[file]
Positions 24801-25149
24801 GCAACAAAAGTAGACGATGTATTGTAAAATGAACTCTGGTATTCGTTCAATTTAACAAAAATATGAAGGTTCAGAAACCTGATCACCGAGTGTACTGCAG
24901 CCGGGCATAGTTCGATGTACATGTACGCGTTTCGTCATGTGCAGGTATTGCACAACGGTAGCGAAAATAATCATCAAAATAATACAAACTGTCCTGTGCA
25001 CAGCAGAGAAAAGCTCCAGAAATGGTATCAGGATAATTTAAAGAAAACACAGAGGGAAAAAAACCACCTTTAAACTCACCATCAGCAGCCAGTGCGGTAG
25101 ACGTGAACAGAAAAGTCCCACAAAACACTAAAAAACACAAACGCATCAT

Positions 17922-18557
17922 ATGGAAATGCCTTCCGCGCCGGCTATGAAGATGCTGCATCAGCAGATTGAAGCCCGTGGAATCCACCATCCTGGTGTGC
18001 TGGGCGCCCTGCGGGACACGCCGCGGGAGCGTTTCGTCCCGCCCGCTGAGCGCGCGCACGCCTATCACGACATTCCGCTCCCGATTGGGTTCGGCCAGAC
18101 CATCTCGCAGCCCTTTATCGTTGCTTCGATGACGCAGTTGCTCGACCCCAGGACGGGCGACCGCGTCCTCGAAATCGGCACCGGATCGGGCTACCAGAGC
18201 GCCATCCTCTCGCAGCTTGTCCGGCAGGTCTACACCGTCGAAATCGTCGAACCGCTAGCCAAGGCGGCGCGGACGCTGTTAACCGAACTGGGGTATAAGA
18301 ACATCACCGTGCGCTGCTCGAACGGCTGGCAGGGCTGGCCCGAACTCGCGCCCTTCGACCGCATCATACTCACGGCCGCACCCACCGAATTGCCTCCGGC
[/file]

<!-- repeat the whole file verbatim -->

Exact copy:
Positions 24801-25149
24801 GCAACAAAAGTAGACGATGTATTGTAAAATGAACTCTGGTATTCGTTCAATTTAACAAAAATATGAAGGTTCAGAAACCTGATCACCGAGTGTACTGCAG
24901 CCGGGCATAGTTCGATGTACATGTACGCGTTTCGTCATGTGCAGGTATTGCACAACGGTAGCGAAAATAATCATCAAAATAATACAAACTGTCCTGTGCA
25001 CAGCAGAGAAAAGCTCCAGAAATGGTATCAGGATAATTTAAAGAAAACACAGAGGGAAAAAAACCACCTTTAAACTCACCATCAGCAGCCAGTGCGGTAG
25101 ACGTGAACAGAAAAGTCCCACAAAACACTAAAAAACACAAACGCATCAT

Positions 17922-18557
17922 ATGGAAATGCCTTCCGCGCCGGCTATGAAGATGCTGCATCAGCAGATTGAAGCCCGTGGAATCCACCATCCTGGTGTGC
18001 TGGGCGCCCTGCGGGACACGCCGCGGGAGCGTTTCGTCCCGCCCGCTGAGCGCGCGCACGCCTATCACGACATTCCGCTCCCGATTGGGTTCGGCCAGAC
18101 CATCTCGCAGCCCTTTATCGTTGCTTCGATGACGCAGTTGCTCGACCCCAGGACGGGCGACCGCGTCCTCGAAATCGGCACCGGATCGGGCTACCAGAGC
18201 GCCATCCTCTCGCAGCTTGTCCGGCAGGTCTACACCGTCGAAATCGTCGAACCGCTAGCCAAGGCGGCGCGGACGCTGTTAACCGAACTGGGGTATAAGA
18301 ACATCACCGTGCGCTGCTCGAACGGCTGGCAGGGCTGGCCCGAACTCGCGCCCTTCGACCGCATCATACTCACGGCCGCACCCACCGAATTGCCTCCGGC